Powerful New Billboards Across Canada Celebrate Indigenous Female Artists

July 9, 2018
Dozens of artworks across the country are showcasing unsung talent and providing an important insight into the Indigenous experience.

Billboards across Canada have been plastered with color and drama this summer as a bold new project makes a powerful statement about the Indigenous experience.

Resilience, The National Billboard Exhibition Project is a monumental installation from Winnipeg-based MAWA (Mentoring Artists for Women’s Art). Curated by Lee-Ann Martin, it was created as a response to a portion of the Truth and Reconciliation Commission’s Call to Action, a 2015 report outlining several recommendations to help healing with Canada’s Indigenous community.

The project features 50 artworks, some old and some new, created by 50 female Indigenous artists and installed on 81 billboards across Canada. Its creators describe it as “a physicalized reminder of buried histories and diverse contemporary perspectives. Indigenous women artists present their ideas, their visions, themselves.”

Resilience pushes the work of female Indigenous artists who are typically underrepresented in the art world. The billboards also serve as a reminder of place and people, acting as land acknowledgments and counter-monuments reinserting an Indigenous presence into the landscape.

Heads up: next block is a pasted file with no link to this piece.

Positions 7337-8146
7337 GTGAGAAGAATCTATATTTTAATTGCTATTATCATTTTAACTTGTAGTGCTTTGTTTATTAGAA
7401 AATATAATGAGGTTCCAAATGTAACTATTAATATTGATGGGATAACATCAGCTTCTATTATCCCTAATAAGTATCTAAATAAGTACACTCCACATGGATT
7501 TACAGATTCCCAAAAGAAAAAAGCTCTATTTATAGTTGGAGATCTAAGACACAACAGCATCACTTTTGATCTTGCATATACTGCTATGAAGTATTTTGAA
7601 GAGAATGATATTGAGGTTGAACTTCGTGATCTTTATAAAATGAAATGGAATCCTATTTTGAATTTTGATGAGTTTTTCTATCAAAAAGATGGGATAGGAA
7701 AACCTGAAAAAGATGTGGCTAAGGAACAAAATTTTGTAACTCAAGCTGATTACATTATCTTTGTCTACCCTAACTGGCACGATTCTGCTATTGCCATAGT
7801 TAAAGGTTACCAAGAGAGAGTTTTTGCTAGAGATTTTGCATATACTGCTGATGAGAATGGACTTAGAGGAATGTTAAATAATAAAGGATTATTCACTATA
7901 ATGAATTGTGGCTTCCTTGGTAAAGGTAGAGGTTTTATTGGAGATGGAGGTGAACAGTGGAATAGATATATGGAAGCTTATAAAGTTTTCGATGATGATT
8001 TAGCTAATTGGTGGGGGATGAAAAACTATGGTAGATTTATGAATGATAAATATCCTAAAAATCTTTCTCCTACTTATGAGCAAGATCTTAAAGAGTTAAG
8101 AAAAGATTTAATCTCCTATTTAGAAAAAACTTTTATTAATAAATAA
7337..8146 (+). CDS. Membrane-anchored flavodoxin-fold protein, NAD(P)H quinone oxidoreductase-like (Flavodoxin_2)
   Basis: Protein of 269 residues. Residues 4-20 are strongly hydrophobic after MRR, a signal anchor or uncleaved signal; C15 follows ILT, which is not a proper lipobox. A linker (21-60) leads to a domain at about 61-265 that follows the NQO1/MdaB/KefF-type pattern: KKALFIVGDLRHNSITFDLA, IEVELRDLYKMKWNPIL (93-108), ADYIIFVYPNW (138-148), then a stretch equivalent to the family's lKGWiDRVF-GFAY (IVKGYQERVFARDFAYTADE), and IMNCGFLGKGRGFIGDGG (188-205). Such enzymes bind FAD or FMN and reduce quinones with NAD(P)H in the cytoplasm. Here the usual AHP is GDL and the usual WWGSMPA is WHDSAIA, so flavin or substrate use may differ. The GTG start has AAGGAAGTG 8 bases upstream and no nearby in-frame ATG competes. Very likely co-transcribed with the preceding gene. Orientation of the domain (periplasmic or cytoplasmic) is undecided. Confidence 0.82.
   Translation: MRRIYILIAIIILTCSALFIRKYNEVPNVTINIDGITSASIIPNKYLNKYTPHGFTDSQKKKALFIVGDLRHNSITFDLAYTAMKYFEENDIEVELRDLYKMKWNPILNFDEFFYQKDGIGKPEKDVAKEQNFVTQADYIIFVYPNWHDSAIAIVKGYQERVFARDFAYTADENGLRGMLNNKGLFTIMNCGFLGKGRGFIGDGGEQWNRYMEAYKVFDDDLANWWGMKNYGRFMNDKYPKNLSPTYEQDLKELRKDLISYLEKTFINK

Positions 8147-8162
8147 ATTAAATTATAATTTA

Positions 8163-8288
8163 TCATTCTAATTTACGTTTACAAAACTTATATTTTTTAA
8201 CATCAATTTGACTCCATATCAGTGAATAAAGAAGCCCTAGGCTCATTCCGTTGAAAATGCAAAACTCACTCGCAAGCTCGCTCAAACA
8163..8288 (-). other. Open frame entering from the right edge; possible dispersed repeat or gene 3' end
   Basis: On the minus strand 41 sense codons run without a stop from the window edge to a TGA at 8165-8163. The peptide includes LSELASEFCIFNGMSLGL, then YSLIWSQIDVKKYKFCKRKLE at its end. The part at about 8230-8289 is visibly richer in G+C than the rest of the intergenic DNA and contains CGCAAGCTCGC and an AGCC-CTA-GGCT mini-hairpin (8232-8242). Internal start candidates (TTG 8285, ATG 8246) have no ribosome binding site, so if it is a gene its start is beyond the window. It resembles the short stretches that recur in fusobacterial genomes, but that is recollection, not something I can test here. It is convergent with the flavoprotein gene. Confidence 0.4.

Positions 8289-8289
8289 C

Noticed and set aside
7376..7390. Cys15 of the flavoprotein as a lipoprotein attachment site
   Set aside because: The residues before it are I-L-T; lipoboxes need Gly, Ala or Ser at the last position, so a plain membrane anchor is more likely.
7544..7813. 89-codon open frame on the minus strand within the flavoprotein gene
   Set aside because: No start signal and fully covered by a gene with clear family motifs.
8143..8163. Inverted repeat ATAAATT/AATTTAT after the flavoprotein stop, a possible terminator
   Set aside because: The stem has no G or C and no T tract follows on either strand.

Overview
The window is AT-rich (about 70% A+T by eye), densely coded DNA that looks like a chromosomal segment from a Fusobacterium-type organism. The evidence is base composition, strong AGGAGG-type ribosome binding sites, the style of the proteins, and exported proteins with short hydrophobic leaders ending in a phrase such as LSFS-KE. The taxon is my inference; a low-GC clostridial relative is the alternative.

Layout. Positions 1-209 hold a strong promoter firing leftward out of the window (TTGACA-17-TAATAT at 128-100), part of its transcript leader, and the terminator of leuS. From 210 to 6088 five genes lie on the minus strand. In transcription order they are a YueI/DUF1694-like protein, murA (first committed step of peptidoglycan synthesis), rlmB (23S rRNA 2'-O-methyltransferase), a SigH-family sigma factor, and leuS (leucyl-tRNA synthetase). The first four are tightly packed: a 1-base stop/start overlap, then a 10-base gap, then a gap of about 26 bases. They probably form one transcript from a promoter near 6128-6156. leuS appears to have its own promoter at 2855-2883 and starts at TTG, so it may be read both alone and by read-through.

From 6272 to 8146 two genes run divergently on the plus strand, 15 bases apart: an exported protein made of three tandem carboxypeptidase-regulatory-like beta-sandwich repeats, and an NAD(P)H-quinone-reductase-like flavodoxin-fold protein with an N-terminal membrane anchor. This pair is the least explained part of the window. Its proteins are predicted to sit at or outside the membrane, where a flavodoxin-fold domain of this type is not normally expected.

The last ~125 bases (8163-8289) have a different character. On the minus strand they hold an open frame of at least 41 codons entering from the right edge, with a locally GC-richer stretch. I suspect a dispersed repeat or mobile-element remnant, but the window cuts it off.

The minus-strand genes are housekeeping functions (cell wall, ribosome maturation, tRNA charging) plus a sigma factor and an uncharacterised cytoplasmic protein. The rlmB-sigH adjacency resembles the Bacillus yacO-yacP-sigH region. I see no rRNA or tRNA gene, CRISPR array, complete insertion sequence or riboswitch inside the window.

Perhaps most importantly, though, many of the works challenge stereotypes imposed upon First Nation, Métis, and Inuit women. These artists reclaim their own representations and shine a light on their realities, pushing back on outsider narratives.

Canada has relied heavily upon Indigenous culture for its tourism and national identity. Walk into any souvenir shop and you’re bound to find foreign-made dreamcatchers, miniature totem poles, and inuksuit sculptures lining the shelves alongside bottles of maple syrup and moose mugs. You’ll also find sculptures and paintings of Indigenous women, illustrated as figments of the past or mythical fantasies.

Many of the installations found in Resilience work to dispel these stereotypes, framing Indigenous women and Indigenous art within a contemporary lens.

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